Glutathione Transferases, Detoxication, Cancer and Longevity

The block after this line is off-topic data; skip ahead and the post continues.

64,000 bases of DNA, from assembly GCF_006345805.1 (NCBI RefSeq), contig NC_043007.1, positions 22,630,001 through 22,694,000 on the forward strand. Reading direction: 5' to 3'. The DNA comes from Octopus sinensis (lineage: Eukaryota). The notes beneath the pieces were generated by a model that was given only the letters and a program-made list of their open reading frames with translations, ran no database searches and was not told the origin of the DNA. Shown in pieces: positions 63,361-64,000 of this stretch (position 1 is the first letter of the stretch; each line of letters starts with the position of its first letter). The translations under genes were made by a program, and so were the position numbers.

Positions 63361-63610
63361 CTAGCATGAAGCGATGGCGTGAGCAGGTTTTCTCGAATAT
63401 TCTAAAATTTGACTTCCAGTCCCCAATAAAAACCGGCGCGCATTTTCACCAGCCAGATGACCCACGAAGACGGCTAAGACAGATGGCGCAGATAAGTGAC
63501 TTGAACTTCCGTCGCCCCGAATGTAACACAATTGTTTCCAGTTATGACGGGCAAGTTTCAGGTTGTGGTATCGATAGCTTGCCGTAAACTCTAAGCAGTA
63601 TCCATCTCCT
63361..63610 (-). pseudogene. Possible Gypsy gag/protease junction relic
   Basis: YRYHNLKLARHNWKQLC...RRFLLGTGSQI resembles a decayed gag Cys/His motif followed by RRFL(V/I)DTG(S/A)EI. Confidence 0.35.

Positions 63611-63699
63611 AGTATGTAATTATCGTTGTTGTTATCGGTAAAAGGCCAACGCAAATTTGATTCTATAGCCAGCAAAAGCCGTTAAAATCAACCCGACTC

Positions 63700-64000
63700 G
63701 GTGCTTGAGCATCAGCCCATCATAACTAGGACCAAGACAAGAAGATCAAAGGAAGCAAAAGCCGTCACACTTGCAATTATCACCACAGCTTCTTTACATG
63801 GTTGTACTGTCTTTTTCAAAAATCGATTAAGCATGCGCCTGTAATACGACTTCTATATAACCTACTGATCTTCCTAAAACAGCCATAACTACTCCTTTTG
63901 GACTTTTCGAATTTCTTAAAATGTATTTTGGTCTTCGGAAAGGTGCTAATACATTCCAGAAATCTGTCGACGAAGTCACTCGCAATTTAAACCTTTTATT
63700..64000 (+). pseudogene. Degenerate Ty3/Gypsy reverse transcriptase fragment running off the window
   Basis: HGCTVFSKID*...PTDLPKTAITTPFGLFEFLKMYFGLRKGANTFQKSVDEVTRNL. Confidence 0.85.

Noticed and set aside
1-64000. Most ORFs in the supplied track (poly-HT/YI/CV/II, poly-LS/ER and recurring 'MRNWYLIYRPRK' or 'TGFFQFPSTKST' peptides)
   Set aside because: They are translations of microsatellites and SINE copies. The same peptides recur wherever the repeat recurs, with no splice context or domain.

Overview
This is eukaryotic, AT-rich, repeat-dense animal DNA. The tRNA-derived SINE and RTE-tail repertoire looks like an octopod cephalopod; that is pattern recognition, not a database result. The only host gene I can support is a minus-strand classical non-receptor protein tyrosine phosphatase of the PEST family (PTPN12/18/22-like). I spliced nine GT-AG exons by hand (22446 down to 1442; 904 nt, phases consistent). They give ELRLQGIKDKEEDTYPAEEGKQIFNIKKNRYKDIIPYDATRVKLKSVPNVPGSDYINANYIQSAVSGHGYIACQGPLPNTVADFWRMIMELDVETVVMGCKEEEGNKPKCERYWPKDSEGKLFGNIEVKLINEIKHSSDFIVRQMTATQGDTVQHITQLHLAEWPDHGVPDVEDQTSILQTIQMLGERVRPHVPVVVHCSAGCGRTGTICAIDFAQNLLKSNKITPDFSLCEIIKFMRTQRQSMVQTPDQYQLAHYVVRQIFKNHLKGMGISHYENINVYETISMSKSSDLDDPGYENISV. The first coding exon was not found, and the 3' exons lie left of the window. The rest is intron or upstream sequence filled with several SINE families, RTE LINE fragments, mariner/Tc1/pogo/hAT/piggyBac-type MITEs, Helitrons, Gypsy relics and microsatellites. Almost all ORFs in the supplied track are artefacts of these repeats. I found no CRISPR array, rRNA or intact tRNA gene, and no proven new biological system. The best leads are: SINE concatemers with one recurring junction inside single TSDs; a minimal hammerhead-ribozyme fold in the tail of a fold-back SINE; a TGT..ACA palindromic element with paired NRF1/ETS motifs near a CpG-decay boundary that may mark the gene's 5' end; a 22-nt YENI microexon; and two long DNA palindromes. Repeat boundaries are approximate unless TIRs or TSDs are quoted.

Glutathione transferases (GSTs) were discovered 50 years ago as enzymes capable of conjugating electrophilic organic substances with the thiol group of glutathione. Early on GSTs were identified as prominent detoxication enzymes that protect cells against mutagens and carcinogens. Our research established that products of lipid peroxidation and other oxidative processes are natural substrates of the enzymes. In humans GST A4-4 and GST M2-2 appear to have evolved specifically for inactivation of 4-hydroxynonenal and ortho-quinones of catecholamines, respectively, as evidenced by their distinctive high activities with the substrates. It would appear that GSTs counter the effects of oxidative stress associated with numerous degenerative conditions such as Parkinson and Alzheimer disease, cataract, atherosclerosis, diabetes, and cancer. In tumor cells GSTs can cause resistance against alkylating anti-cancer drugs. Engineered GSTs with enhanced activity against cytostatic drugs may find medical applications in gene therapy and in the activation of prodrugs. Long-lived strains of eukaryotes are characterized by overexpression of a subset of GSTs. It is possible that longevity of humans is also correlated with the expression of certain GSTs and that pharmacological interventions may influence health and life-span by enhanced detoxication capacity of toxic compounds occurring in tissues.